DON’T FORGET THE MAP Quarterly mapping initially At least annual maps thereafter Watch out for indicators that upgrades may be needed in between: headaches bad moods fatigue not wearing the processor at all times


HEARING COMPLAINTS “I hear constant echoes and buzzing!” Use both synthetic and analytic strategies to determine specific speech perception errors or interference occurrences. Work with CI audiologist to adjust settings and reduce effects Are high frequency phonemes clear enough or do they sound like noise? Do T or C levels, IDR, RF, or gain need to be adjusted? Does CI user need to re-learn what soft-loud-too loud (perception of intensity gradients)?


LISTEN LISTEN LISTEN Ask questions: Did the homework assignment provide stress for you? Do you still have problems understanding others? How do you awaken each morning when you travel? Which listening situations are hardest for you? What do you think of your mother interpreting for you? Why does that make you angry? How do you feel about people exaggerating when they talk to you? Who helps you the most? How did you do with your homework this past week? Did you learn anything today? LISTEN LISTEN LISTEN LISTEN LISTEN LISTEN THE INQUIRING THERAPIST


THERAPISTS SHOULD... Lurk on a CI online group for 6 months. CI@YORK.CA Hear their concerns. Listen to their voices.


THE AUDITORY SANDWICH Always put it back into hearing! HEAR HEAR-UNDERSTAND SEE - SAY First, listen. Then, if need be, watch or say it. Then, listen again (no visual cues) Visual cues: lip-reading printed word cued speech signs


Use both analytic AND synthetic approaches Employ global conversational skills Daily rhythmical activities; use metronome as needed Somewhat easy AND difficult training exercises per session Daily listening sessions: the ‘auditory sandwich’ Daily informal listening activities Develop effective hearing tactics too! Listen to client: practice-progress-perspectives (counseling) Intellectualize the program; ‘force’ teen to “think” the word Interweave the development of speech, listening skills, & psychosocial skills ALL-INCLUSIVE THERAPY


Practice taking messages for other family members Simple content (phone numbers only) More difficult content (addresses and extended messages) More difficult speech delivery (force use of repair strategies) Listen repeatedly to recorded messages, e.g. calling movie theatres, weather, answering machines Practice calling parents and selected friends with 20-30 pre-written sentences General conversation! BASIC TRAINING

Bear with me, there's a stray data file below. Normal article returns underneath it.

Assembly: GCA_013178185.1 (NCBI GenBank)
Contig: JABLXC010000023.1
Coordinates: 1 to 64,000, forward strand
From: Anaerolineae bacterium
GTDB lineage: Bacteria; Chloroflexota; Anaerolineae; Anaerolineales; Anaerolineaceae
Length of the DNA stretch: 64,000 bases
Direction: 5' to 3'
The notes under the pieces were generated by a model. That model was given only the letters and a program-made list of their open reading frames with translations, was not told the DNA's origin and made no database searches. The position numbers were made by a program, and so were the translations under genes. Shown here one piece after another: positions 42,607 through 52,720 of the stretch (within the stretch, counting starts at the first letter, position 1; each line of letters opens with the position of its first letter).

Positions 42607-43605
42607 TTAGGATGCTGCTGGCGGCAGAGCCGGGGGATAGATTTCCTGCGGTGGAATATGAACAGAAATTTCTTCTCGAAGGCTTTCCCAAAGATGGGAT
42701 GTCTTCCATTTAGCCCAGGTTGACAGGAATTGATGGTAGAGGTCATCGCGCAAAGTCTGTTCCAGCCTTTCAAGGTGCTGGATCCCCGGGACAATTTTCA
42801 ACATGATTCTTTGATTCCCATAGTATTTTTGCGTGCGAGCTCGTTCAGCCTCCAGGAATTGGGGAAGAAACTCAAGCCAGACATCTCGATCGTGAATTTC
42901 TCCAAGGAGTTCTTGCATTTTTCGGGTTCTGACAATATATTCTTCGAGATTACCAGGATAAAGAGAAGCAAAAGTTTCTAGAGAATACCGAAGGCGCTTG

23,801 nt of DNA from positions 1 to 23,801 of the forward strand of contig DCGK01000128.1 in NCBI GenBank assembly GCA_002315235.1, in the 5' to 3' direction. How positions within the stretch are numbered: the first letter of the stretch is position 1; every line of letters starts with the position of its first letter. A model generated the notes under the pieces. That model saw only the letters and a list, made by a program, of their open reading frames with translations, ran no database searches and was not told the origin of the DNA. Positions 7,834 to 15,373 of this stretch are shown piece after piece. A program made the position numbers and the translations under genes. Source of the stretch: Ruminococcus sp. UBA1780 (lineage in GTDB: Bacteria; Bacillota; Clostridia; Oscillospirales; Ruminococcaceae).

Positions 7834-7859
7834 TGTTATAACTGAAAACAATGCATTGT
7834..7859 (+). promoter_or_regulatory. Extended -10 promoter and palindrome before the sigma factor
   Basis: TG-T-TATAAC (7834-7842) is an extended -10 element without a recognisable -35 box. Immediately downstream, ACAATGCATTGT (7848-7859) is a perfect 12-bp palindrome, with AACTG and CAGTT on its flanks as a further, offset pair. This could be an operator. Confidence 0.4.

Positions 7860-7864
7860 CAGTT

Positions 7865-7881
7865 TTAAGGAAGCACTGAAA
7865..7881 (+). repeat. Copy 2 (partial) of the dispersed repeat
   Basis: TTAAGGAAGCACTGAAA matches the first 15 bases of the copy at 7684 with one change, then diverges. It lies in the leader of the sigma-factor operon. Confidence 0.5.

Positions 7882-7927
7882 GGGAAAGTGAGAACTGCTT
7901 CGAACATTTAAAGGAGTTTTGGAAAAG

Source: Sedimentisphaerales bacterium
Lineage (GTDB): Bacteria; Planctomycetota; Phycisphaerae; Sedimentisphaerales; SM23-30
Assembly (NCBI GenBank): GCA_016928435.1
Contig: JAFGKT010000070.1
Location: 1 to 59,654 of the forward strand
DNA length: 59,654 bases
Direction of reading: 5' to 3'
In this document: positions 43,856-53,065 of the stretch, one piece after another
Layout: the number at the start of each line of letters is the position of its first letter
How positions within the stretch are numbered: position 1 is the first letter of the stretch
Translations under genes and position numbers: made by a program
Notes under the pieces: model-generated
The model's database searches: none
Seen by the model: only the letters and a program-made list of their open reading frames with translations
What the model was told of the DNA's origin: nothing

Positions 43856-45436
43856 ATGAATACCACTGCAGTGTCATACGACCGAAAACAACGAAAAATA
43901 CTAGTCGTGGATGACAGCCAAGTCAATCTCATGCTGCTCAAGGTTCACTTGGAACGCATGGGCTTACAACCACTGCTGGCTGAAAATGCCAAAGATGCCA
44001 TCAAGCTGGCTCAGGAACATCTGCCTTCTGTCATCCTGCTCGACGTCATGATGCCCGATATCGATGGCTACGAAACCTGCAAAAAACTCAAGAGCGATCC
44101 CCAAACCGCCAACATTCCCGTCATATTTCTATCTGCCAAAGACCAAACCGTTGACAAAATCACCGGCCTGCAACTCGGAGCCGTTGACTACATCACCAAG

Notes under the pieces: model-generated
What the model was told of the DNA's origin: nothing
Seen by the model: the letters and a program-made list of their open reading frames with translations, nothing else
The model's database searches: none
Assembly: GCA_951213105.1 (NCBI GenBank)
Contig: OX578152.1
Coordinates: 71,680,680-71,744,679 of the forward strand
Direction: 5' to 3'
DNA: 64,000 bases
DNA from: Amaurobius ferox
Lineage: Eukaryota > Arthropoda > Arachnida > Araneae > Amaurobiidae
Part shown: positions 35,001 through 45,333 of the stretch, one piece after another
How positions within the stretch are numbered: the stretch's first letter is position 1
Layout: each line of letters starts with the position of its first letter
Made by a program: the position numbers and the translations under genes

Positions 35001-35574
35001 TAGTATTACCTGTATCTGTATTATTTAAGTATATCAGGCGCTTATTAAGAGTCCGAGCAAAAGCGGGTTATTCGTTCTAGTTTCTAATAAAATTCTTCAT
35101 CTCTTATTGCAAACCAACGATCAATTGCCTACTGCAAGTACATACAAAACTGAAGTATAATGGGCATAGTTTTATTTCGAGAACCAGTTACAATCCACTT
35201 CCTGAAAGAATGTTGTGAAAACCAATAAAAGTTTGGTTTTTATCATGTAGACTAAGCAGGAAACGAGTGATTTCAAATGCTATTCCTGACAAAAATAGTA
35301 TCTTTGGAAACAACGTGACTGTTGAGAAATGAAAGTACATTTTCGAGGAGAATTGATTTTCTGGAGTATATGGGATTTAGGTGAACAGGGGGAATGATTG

COMMON CHARACTERISTICS OF “GOOD COPERS” BE DOMINANT: show assertive behavior; act on your own best interests; promote equality in relationships; stand up for yourself; exercise personal rights while respecting others. BE EXPEDIENT: use whatever is necessary to achieve a specific goal...any means to the end. BE FORTHRIGHT: be unpretentious, open, direct, straightforward with others. Research findings of L. Glass & H. Elliot Be DEF


MINIMAL HOMEWORK AUDITORY TRACKING (live speech with newspapers; audiotaped library books; web sites) ALPHABET WORD LIST (family/friends) CLOSED SETS (phone: questions & answers) TOPICAL SENTENCES (family/friends) TELEPHONE PRACTICE! Use videotapes, partners, notes, phone calls for carryover. Whatever works is effective!


READINGS Biderman, B. (1998). Wired for sound Farley, C. (2003). Bridge to sound with a ‘bionic’ ear Romoff, A. (2000). Hear again Weber, D. T. (1999). Journey out of silence Erber, N. (1996). Communication therapy for adults w/ sensory loss Koch, M. (1999). Bringing sound to life Plant, G. (1999). Hear at home: A home training program for adults with hearing loss Rezen, S. & Hausman, C. (2000). Coping with hearing loss: Plain talk for adults Tye-Murray, N. (1997). Communication training for older teenagers and adults: Listening, speechreading, and using conversational strategies Wayner, D. & Abrahamson, J. (2001). Learning to hear again with a cochlear implant Some professional researchers: Gagne, Owens, Trychin, Caissie